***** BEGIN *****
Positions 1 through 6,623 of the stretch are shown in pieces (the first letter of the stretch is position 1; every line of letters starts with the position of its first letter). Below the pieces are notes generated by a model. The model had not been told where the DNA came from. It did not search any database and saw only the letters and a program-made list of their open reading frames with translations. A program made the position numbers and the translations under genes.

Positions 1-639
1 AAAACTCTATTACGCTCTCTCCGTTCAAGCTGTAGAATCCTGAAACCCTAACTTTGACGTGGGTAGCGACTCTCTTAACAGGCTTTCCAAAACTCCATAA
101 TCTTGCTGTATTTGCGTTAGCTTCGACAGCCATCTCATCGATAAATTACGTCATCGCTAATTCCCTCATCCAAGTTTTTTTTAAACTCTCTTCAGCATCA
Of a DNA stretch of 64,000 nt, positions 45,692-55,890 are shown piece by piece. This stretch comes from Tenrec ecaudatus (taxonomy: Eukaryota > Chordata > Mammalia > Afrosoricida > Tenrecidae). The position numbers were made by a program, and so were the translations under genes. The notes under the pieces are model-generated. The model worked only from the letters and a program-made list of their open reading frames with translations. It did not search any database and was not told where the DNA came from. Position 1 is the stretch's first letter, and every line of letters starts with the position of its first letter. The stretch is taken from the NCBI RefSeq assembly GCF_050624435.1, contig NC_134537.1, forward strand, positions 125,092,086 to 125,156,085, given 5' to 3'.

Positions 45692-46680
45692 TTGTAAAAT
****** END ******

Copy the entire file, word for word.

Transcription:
Positions 1 through 6,623 of the stretch are shown in pieces (the first letter of the stretch is position 1; every line of letters starts with the position of its first letter). Below the pieces are notes generated by a model. The model had not been told where the DNA came from. It did not search any database and saw only the letters and a program-made list of their open reading frames with translations. A program made the position numbers and the translations under genes.

Positions 1-639
1 AAAACTCTATTACGCTCTCTCCGTTCAAGCTGTAGAATCCTGAAACCCTAACTTTGACGTGGGTAGCGACTCTCTTAACAGGCTTTCCAAAACTCCATAA
101 TCTTGCTGTATTTGCGTTAGCTTCGACAGCCATCTCATCGATAAATTACGTCATCGCTAATTCCCTCATCCAAGTTTTTTTTAAACTCTCTTCAGCATCA
Of a DNA stretch of 64,000 nt, positions 45,692-55,890 are shown piece by piece. This stretch comes from Tenrec ecaudatus (taxonomy: Eukaryota > Chordata > Mammalia > Afrosoricida > Tenrecidae). The position numbers were made by a program, and so were the translations under genes. The notes under the pieces are model-generated. The model worked only from the letters and a program-made list of their open reading frames with translations. It did not search any database and was not told where the DNA came from. Position 1 is the stretch's first letter, and every line of letters starts with the position of its first letter. The stretch is taken from the NCBI RefSeq assembly GCF_050624435.1, contig NC_134537.1, forward strand, positions 125,092,086 to 125,156,085, given 5' to 3'.

Positions 45692-46680
45692 TTGTAAAAT